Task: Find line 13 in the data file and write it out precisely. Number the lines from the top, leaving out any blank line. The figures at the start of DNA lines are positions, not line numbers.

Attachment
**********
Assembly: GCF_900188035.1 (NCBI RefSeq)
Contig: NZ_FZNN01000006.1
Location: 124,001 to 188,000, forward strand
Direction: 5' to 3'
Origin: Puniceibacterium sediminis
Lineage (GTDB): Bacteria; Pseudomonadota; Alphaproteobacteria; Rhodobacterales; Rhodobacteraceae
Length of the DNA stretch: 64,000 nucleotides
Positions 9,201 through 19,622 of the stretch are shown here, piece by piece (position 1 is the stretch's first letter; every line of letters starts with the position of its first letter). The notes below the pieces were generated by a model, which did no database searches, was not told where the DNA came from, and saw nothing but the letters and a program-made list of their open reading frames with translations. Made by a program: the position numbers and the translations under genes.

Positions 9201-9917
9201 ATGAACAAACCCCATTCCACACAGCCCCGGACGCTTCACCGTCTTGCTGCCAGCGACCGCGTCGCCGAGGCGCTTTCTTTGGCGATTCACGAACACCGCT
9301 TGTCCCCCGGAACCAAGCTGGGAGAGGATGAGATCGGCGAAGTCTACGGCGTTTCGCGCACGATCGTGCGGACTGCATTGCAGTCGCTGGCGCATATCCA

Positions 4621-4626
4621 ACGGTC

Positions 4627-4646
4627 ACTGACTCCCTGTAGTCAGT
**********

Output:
4621 ACGGTC